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Anderson Lab

Comparative Functional Morphology, Biomechanics & the Physiology of Movement

University of South Dakota, Department of Biology

Rhampholeon (Rhampholeon) spinosus

© 2007 Christopher V. Anderson

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Join the Anderson Lab

Graduate Students

     Future Positions!

               While I am always interested in recruiting talented graduate students (M.S. & Ph.D.) to work in my lab, I am currently a low priority within our department to receive another graduate student position in the near future. If you are interested in pursuing a graduate degree in comparative functional morphology, biomechanics and the physiology of movement in the future or should another funded position become available, however, and think the research we do in the lab is interesting, I encourage you to contact me! Before you do, I recommend taking a look at our Research and Publications pages, as well as the Department's Graduate Biology Program page for more information about our lab and the program.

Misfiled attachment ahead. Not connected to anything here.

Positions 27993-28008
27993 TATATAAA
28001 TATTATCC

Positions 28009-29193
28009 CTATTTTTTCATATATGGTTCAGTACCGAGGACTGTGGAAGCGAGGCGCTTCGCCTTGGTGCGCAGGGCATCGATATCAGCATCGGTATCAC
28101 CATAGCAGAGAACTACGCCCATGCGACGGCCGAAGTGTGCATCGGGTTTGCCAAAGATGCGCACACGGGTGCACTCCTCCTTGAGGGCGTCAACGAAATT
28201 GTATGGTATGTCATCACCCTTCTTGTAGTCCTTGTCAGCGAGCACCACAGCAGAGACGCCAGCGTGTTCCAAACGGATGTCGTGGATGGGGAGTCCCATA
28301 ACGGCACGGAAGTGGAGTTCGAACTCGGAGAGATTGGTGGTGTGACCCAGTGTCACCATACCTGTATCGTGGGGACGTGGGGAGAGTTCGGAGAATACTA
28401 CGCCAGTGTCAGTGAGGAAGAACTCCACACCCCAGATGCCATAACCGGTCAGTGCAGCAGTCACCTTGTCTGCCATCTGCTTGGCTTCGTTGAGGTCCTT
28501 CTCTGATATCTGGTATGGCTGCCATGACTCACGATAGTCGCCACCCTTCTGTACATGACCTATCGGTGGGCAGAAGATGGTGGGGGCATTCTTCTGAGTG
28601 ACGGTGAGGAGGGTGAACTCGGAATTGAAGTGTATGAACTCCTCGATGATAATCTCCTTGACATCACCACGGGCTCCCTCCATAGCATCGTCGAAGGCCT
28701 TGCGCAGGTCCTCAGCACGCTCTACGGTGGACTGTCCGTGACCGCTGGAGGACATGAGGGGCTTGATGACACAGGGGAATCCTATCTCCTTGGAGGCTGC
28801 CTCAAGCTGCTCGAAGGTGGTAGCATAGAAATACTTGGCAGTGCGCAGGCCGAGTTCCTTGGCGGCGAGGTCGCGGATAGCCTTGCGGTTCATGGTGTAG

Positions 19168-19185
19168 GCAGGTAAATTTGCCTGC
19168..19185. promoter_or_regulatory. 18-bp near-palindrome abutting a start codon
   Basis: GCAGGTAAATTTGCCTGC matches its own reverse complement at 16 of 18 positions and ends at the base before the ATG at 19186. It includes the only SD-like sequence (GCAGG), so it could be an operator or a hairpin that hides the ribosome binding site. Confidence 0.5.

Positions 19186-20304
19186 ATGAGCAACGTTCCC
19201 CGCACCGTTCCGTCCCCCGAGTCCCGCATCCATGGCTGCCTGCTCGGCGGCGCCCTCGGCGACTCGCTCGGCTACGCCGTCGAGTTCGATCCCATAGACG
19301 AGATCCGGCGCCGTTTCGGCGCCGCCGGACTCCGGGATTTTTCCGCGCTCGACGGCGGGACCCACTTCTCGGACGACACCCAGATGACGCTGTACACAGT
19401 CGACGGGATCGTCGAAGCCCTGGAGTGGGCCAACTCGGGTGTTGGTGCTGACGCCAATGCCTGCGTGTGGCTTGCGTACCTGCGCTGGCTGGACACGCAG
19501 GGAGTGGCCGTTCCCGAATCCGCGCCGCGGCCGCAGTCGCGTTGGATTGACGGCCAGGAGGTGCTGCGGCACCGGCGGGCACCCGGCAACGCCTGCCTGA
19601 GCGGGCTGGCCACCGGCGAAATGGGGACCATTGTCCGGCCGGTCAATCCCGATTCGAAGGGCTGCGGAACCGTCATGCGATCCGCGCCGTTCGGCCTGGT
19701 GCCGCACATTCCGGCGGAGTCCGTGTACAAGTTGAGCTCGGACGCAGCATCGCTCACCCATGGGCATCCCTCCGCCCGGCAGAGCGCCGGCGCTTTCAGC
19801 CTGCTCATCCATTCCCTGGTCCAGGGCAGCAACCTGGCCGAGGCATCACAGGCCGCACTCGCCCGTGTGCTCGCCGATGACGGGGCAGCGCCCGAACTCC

Undergraduate Students

     Positions Available!

               If you are a Biology or Medical Biology student at USD and are interested in gaining experience in lab research, I am currently seeking a number of students to work on various projects in my lab. Working in the lab you may become involved in high-speed video recording of rapid animal movement, digitizing and analysis of high-speed video sequences, segmentation and analysis of µCT scans, animal care (primarily reptiles), muscle contractile physiology experiments, electromyographic recordings, morphological dissection of frozen and preserved specimens, temperature manipulation experiments, field collection of animals and data, and other techniques. If this seems of interest, and you are willing to commit to at least two semesters of research, please contact me. When you do, please include information about your major, expected graduation date and USD GPA, relevant courses taken or underway at USD, future plans and carrier goals, any skills or experience doing research, including animal experience, a description of what made you interested in the research in our lab, and information about how much time a week you would be available to work in the lab. This information will help me understand what you are looking for, how you might best be able to help in the lab, and how I can help you obtain the experience that will best benefit everyone involved.